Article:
Think of your students as cultural and experiential ambassadors for you and the rest of your class. These “ambassadors” gain more ownership of the classroom experience because they become an active participant in shaping it. And valuing what every student brings to the table creates a richer learning environment for everyone, not just those whose experiences are less mainstream. (**NOTE: Part of being culturally responsive is recognizing that one student’s perspective doesn’t necessarily represent an entire group, so be sure to avoid making broad generalizations based on a single student’s experience.**) This commitment to fostering a collaborative atmosphere, in turn creates a safe and welcoming place to learn.
The Scientific Link Between Culture and Learning
Neuroscience proves there’s a strong connection between trust, emotions and learning—while feelings of stress or being misunderstood make cognition more difficult. So the more accepting, inquisitive and inclusive the learning environment is, the greater each student’s potential for learning becomes. Building personal relationships with students who feel marginalized goes a long way in creating a greater understanding (from a teaching perspective). It also serves to make these students not just feel included, but integral.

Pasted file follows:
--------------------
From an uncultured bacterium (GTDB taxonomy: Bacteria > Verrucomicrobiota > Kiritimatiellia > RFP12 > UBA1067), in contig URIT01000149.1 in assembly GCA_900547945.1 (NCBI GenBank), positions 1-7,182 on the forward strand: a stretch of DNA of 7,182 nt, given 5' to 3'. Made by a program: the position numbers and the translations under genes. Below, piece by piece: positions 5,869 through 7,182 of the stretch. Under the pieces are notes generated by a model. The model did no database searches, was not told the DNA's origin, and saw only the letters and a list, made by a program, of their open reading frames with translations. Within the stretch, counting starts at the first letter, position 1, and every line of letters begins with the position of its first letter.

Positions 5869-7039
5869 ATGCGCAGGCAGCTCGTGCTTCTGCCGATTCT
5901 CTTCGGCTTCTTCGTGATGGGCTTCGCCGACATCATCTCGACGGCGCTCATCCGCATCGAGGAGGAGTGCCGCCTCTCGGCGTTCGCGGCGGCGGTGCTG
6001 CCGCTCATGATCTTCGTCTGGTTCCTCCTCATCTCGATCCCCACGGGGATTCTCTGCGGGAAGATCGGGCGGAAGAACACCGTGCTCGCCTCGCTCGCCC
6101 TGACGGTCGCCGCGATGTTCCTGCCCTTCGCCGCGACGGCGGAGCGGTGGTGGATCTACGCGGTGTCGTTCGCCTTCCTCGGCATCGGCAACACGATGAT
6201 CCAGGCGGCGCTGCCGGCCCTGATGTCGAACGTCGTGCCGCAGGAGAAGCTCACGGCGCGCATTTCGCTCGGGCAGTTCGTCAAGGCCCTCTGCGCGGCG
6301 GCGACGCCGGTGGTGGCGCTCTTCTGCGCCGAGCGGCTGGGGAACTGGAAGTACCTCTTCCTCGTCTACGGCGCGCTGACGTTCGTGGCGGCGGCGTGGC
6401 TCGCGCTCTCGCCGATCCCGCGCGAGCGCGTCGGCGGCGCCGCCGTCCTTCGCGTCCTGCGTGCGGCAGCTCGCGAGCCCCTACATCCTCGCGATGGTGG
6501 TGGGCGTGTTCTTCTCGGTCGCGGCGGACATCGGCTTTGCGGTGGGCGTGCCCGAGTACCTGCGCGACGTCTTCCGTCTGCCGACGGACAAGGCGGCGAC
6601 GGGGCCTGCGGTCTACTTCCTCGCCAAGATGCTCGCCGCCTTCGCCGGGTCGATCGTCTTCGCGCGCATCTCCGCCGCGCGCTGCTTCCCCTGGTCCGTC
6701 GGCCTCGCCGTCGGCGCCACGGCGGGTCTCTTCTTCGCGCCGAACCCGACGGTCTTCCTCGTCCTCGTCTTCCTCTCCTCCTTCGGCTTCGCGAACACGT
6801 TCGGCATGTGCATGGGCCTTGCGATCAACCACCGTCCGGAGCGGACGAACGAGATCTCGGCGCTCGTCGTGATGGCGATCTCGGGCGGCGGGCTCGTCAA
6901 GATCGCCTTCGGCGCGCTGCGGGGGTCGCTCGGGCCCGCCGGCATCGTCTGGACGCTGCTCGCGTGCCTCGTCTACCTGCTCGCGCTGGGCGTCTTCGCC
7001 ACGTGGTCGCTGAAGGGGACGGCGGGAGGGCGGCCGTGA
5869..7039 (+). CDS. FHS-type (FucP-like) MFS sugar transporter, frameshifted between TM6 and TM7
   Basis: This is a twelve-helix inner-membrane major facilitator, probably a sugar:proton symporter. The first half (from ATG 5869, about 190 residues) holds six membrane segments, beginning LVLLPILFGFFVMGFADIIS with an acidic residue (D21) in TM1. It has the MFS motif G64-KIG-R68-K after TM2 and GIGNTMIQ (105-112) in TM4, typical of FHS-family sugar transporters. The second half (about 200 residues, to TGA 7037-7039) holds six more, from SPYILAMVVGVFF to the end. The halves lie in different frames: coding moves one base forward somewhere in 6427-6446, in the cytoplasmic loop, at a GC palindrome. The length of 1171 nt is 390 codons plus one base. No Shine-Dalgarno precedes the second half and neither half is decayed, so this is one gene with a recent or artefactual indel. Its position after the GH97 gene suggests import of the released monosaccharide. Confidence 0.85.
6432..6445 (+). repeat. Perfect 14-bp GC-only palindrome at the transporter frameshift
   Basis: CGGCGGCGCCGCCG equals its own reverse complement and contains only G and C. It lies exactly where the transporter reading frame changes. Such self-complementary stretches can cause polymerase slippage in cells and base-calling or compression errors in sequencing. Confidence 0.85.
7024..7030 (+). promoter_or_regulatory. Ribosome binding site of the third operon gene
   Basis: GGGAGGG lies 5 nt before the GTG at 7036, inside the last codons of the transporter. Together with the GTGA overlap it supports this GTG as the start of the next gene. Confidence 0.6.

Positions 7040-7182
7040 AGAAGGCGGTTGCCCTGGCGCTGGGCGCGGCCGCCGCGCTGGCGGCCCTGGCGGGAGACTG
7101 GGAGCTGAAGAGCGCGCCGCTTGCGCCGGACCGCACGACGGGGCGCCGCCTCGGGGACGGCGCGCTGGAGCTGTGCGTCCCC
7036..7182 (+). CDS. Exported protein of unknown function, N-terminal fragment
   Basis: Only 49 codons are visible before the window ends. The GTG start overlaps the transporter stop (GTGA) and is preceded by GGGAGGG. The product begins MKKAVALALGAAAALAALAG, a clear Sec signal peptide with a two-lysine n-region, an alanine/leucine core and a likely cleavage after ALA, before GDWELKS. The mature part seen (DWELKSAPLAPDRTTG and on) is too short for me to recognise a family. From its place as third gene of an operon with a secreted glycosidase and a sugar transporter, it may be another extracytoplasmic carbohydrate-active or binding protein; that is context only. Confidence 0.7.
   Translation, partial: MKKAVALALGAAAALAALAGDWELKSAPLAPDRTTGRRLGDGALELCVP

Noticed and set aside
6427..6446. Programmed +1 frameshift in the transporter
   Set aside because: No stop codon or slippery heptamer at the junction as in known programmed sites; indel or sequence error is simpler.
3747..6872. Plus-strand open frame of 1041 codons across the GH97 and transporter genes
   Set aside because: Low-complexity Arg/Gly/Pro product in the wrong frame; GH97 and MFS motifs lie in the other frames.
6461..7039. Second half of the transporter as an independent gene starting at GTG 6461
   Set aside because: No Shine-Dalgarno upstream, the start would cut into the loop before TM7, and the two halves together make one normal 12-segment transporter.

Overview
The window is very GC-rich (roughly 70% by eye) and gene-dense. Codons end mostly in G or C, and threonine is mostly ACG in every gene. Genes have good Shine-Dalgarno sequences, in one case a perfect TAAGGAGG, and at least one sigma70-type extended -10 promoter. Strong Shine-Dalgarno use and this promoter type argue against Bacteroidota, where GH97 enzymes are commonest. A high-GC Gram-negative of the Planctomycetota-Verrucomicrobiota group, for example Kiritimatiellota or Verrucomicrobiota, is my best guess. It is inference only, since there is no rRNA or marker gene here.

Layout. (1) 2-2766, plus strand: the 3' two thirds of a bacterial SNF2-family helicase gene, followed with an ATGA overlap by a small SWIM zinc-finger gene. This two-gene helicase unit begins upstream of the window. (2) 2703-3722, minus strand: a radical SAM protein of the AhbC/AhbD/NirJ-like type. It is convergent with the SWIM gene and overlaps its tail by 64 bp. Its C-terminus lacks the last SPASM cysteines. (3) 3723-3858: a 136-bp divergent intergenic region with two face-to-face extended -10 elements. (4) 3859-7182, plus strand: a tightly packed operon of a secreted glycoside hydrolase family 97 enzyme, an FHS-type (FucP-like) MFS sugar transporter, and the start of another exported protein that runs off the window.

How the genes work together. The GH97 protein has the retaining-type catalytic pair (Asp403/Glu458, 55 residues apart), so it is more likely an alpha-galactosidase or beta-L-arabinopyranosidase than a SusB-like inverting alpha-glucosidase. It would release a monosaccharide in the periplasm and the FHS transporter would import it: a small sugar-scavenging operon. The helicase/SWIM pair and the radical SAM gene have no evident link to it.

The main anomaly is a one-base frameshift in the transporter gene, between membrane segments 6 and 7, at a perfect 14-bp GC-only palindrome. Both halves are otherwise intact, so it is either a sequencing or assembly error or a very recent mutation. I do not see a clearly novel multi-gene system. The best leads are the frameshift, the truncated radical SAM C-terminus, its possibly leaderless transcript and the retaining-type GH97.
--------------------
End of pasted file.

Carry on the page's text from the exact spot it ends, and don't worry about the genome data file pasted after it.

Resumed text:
Another way to boost your students’ learning potential is by tapping into their existing neural pathways. These pathways determine things such as how we respond to people, situations and the ways in which we process the world around us. Neural pathways are highly influenced by culture. For example, some of the most common cultural tools for learning are ritual, recitation, metaphor and music. They are powerful building blocks that your students are already equipped with. So be careful not to overlook students’ existing strategies for sharing information and find ways to mirror them through similar types of instruction.